NICMOS has allowed astronomers to see clearly the interface from hot, glowing atomic gas to cold molecular gas. The origin of the newly seen filamentary structures is not well understood. The interface region is the pink and red colored cool molecular hydrogen gas. While WFPC2 is best used to study the hot, glowing gas, which is the bright, oval-shaped region surrounding the central star, NICMOS allows us to see deeper into the nebula and view material that cannot be seen at visible wavelengths. The material beyond this core is illuminated by light from the central star reflecting off dust in the cold gas surrounding the nebula. Combining exposures from the two cameras allows astronomers to clearly see the way the nebula is being shaped by winds and radiation.
It is data of this type that will aid astronomers to understand the complexities of stellar evolution – both early and late stages. An understanding of the physical and chemical processes that are taking place in the important transition zone viewed by NICMOS has importance to many other areas of astronomy, including a better understanding of the processes that take place in the regions surrounding new born stars.
These data were acquired as part of a HST/NICMOS study of compact planetary nebulae and proto-planetary nebulae (Objects with central stars still too cool for it to ionize the core region.). NGC 7027 is located about 3,000 light-years from the Sun in the direction of the constellation Cygnus the Swan.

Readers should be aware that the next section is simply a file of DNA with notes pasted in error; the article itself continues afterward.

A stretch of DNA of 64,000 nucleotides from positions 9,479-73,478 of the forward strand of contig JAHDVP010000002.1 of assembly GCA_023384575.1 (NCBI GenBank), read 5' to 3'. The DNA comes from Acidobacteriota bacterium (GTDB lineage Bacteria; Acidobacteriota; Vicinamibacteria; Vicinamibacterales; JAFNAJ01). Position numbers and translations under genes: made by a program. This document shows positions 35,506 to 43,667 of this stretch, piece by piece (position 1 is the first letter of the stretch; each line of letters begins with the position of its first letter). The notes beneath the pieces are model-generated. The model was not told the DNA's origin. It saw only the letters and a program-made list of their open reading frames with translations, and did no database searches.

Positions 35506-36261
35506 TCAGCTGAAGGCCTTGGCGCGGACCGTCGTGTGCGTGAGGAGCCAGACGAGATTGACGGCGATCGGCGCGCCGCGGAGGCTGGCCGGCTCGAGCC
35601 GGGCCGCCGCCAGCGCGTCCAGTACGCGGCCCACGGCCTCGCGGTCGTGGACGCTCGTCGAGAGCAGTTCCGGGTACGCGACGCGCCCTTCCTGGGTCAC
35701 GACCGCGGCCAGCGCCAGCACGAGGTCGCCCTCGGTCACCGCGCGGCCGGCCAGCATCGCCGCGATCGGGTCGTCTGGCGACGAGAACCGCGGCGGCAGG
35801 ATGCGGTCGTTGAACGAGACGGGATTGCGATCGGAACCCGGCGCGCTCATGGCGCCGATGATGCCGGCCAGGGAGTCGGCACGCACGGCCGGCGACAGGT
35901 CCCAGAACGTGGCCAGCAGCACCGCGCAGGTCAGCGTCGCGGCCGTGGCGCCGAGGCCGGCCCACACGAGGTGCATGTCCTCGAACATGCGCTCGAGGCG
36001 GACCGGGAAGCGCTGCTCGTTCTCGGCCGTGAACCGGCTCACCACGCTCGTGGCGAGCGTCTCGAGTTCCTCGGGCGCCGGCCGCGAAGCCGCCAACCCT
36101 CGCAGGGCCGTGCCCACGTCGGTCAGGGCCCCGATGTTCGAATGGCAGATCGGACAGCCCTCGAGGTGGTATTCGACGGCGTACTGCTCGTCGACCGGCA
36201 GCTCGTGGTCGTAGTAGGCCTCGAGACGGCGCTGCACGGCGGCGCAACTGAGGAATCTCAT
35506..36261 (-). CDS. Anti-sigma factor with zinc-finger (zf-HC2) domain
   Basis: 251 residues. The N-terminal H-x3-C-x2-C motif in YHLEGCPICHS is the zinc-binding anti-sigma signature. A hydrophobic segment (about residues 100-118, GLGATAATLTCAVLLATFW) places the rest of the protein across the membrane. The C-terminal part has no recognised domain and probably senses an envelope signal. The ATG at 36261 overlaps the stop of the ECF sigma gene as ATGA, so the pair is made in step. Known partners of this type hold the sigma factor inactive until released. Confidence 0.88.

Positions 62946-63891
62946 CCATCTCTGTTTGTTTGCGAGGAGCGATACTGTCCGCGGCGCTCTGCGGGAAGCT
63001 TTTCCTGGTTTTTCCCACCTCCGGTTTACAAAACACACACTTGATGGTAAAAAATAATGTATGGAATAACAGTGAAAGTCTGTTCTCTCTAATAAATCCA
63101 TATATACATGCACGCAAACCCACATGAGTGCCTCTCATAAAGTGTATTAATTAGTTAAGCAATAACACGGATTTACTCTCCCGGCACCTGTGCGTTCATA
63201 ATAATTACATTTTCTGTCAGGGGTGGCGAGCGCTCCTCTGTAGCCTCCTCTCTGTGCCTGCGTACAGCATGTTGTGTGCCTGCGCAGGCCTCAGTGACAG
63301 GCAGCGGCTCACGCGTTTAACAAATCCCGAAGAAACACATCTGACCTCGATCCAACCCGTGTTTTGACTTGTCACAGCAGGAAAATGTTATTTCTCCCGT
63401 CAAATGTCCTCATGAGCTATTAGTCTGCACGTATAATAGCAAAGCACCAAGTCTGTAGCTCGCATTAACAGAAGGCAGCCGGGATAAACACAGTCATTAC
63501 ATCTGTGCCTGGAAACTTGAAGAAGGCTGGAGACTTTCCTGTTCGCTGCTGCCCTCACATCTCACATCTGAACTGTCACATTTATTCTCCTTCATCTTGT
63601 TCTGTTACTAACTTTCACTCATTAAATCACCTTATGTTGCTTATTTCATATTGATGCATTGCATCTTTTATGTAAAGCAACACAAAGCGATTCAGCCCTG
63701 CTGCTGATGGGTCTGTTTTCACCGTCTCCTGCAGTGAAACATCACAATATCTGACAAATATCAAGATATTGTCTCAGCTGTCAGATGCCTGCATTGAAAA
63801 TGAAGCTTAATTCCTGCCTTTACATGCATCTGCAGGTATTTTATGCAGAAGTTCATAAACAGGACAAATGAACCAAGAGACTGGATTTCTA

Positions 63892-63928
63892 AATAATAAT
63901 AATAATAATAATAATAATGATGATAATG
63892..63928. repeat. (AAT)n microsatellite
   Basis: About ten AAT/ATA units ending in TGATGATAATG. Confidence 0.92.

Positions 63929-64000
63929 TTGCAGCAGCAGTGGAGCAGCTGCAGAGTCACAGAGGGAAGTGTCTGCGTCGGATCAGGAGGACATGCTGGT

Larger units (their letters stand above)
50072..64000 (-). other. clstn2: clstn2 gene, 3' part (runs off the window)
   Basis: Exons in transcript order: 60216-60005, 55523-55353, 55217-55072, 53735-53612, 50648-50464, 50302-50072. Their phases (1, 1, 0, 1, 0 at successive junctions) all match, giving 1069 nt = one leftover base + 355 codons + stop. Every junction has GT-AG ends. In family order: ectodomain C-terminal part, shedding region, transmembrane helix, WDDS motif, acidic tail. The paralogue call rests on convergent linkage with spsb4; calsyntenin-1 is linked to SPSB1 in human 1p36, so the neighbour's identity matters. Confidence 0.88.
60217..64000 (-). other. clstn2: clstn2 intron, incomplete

Stars do not live forever. The Sun, for example, was born approximately four and half billion years ago, and is expected to have another 5 billion years left in its life. What is the eventual fate of the Sun, and stars like it? It is a popular myth that stars explode when they die, and violent events such as supernova explosions were thought to be the norm. Dr. Sun Kwok of the University of Calgary in Canada has promoted the idea that most stars do not explode, but undergo a quiescent death. The majority of stars, in fact over 95%, will go quietly – in other words "not with a bang but a whimper". This theory has been confirmed by observations from space, including observations from the Hubble Space Telescope.
During the last ten thousand years of a star's life, it goes through a glorious stage called "planetary nebula" phase, during which the star gives off a magnificent display of light (see recent releases of HST images of planetary nebulae). In order to better understand the cause of death of stars, we have to look back a few hundred years before the planetary nebulae phase, and examine the state of stars before they undergo this transformation. Over the past decade, Dr. Sun Kwok and Dr. Hrivnak have been searching for such stars, the very old stars which are just beginning to get "sick". Now two such "patients" have been imaged with the HST. The high quality HST pictures have provided much needed information for the diagnosis of the cause of death of stars.